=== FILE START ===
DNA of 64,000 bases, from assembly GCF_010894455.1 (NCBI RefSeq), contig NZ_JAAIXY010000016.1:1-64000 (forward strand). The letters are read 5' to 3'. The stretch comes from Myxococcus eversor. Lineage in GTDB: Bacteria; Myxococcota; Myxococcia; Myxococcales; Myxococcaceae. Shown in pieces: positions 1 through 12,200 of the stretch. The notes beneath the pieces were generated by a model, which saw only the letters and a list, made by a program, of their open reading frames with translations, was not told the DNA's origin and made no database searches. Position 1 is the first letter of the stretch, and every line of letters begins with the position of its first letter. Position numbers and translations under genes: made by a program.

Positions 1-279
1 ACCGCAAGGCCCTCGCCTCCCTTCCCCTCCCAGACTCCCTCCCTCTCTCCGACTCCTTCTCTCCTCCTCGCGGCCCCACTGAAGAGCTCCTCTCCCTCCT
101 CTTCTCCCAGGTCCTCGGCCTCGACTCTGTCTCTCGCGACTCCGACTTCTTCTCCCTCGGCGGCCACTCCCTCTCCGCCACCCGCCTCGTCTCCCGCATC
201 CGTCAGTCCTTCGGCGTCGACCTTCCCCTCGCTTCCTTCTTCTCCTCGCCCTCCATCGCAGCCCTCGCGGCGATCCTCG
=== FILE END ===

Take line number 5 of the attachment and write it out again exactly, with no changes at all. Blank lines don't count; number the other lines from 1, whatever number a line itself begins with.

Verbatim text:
201 CGTCAGTCCTTCGGCGTCGACCTTCCCCTCGCTTCCTTCTTCTCCTCGCCCTCCATCGCAGCCCTCGCGGCGATCCTCG